of Game Design and Technology, takes place October 13-15, 2005 in
East Lansing, MI in the US on the campus of Michigan State University. (Looks like a good opportunity for artistic, experimental and student projects.Deadlines for papers and posters, end of July, Deadline for game submissions Sept 9th.- Aphra)

The games exhibition showcases peer-reviewed competition of games in three categories: Future (experimental) Games, Serious Games, and Student Games.

Game submission deadline is September 9th, 2005.

GAME SUBMISSION DETAILS:
http://www.futureplay.org/content.php?pageID=64

The Future Play conference focuses on three main themes. The first
theme, future game development, addresses academic research and
emerging industry trends in the area of game technology and game
design. The second theme, future game impacts and applications,
includes academic research and emerging industry trends focused on designing games for learning, for gender, for serious purposes, and to impact society. Finally, the third theme, future game talent, is designed to provide a number of industry and academic perspectives on the knowledge, skills, and attitude it takes to excel in the games industry.

Future Play addresses these issues through exciting and thought-
provoking keynotes from leaders in academia and industry, peer-
reviewed paper sessions, panel
sessions (including academic and
industry discussions), workshops (including design, technology, and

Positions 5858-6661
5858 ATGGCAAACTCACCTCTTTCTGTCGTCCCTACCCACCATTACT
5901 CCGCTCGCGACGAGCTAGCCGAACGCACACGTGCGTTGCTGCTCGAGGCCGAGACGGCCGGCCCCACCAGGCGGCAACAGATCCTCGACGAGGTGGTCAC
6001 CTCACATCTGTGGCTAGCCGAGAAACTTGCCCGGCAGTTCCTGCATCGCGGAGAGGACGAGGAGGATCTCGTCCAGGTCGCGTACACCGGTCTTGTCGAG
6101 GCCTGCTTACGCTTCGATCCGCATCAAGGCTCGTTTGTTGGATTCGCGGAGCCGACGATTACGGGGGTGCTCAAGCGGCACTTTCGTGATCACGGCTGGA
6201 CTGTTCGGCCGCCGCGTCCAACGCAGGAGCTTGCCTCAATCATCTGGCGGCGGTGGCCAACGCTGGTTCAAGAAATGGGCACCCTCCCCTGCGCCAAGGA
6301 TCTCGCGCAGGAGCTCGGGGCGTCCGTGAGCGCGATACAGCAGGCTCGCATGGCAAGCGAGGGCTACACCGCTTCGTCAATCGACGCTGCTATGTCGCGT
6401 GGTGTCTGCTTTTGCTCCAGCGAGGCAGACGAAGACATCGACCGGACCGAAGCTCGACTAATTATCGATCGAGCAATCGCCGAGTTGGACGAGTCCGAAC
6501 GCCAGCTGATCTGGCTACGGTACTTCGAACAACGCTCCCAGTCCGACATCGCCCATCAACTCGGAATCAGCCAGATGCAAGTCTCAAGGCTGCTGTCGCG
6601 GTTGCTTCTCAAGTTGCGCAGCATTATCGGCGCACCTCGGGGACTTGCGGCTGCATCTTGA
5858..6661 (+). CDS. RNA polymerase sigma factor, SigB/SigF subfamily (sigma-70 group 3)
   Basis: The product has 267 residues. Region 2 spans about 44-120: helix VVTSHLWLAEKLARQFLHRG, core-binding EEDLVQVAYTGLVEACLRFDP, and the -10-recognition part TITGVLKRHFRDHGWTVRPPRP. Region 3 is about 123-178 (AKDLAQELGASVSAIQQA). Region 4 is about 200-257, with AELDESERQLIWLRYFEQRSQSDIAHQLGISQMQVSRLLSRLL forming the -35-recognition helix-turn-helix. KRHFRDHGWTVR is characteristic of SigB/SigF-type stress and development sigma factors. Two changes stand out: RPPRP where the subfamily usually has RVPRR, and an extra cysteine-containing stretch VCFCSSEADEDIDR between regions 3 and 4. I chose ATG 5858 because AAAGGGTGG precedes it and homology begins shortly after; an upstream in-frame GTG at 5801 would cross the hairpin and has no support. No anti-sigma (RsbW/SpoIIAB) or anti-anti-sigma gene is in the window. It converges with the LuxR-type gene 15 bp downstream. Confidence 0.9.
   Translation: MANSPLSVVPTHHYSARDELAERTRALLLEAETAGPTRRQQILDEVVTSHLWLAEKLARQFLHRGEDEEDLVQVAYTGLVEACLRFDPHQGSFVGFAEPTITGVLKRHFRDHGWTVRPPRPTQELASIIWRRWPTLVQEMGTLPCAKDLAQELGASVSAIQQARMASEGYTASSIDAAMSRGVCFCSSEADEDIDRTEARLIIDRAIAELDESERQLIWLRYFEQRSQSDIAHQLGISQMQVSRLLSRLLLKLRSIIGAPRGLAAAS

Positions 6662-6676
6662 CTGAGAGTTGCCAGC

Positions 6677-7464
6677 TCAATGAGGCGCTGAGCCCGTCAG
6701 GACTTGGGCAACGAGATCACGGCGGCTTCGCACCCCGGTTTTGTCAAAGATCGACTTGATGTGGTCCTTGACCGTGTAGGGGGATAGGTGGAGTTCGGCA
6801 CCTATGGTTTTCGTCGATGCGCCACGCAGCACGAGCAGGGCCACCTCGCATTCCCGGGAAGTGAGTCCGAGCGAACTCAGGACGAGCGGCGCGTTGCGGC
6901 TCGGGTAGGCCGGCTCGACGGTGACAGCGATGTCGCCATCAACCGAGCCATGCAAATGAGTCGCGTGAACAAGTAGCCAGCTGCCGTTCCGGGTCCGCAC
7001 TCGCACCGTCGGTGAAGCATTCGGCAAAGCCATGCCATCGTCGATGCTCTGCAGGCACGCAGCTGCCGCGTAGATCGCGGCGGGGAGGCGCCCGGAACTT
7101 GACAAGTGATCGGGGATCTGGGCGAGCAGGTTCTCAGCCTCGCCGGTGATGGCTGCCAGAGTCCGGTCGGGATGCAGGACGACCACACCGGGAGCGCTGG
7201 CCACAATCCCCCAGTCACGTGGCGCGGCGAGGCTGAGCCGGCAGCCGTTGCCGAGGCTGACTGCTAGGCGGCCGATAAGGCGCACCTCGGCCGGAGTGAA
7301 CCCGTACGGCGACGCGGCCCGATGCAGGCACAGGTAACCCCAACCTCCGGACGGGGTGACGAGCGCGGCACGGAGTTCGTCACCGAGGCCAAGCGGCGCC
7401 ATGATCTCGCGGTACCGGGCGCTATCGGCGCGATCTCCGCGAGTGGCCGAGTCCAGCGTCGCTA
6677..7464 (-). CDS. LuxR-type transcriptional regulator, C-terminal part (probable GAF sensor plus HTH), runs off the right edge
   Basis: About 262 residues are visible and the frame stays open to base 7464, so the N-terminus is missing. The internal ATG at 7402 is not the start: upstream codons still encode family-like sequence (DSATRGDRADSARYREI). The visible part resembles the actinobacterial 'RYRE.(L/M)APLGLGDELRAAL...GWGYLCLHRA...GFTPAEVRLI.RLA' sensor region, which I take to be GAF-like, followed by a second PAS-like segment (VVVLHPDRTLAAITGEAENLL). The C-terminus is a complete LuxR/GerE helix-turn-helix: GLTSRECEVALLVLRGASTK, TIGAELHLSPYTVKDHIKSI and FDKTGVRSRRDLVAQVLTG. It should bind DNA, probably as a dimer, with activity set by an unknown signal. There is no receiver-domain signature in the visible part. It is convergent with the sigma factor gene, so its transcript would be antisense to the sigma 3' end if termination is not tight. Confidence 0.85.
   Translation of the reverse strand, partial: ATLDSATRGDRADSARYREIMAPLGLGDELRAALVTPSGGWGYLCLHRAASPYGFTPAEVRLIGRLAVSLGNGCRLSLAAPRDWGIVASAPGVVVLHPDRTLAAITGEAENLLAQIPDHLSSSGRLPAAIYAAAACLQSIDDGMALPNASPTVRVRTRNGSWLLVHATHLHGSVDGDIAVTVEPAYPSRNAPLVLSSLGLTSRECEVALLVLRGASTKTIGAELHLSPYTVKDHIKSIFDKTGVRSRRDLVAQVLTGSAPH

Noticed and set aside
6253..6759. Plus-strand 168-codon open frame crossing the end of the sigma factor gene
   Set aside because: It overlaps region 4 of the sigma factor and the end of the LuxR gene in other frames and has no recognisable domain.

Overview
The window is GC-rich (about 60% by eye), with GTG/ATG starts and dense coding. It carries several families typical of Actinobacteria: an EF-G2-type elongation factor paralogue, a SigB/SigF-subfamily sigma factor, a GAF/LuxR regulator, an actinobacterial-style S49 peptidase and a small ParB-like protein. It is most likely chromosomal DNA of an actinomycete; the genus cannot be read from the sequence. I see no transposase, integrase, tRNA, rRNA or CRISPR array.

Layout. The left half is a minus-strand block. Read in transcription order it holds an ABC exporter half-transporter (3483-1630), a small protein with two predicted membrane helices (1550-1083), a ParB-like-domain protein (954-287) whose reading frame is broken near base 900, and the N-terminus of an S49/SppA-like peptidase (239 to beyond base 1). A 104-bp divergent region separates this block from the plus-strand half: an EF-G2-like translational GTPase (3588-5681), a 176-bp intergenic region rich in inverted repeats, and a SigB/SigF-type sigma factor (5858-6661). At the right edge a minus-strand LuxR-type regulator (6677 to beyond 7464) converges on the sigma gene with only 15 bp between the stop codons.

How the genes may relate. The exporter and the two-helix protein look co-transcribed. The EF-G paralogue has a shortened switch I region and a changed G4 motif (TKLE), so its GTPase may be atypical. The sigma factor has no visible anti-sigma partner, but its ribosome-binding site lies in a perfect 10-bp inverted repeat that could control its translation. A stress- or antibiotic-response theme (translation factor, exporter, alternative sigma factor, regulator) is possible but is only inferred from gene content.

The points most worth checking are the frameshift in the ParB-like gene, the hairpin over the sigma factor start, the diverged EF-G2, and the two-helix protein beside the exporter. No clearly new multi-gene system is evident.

career workshops), and exhibitions of posters, games, and the latest
game technologies and supports from industry-leading vendors.

The deadline for FuturePlay 2005 academic papers and posters is July 31st, 2005.

ACADEMIC PAPER SUBMISSION DETAILS:
http://www.futureplay.org/content.php?pageID=62

ACADEMIC POSTER SUBMISSION DETAILS
http://www.futureplay.org/content.php?pageID=65

Details on FuturePlay are available at http://www.futureplay.org/

Igda Ireland & Eurographics 05 – 2

Observant readers will have noticed that Eurographics is being held in Trinity College Dublin this year. The IGDA Ireland chapter is sponsoring an industry games session on Wed. 31st August, 2-4pm, 2005.

The IGDA/industry session will include two talks and a panel discussion

Talk #1:
Overview of Java Mobile Graphics Technology
Peter Lynch (Eirplay Games)

Talk #2:
Realtime Graphics for Games: An Overview of the Instinct Engine
Chris Gregan (Torc Interactive)

Panel:
Graphics vs. Gameplay? Why We Play Games

Moderated by Aphra Kerr (Gamedevelopers.ie)

Panellists: Tony Kelly (Torc Interactive/IGDA Ireland), Ian Hannigan (Nephin Games), Hamish Carr (UCD), Mike McNeill (UoU) + TBD

Other game related sessions (not sponsored by IGDA/GD) include talks from Steve Collins from Havok, as well as sessions from Sony on COLLADA, ATI on Overview of the Xbox360 GPU and a panel on Next Generation Game Technology.

More info: http://isg.cs.tcd.ie/eg2005/

Futureplay 05, – 2

FuturePlay 2005, the International Academic Conference on the Future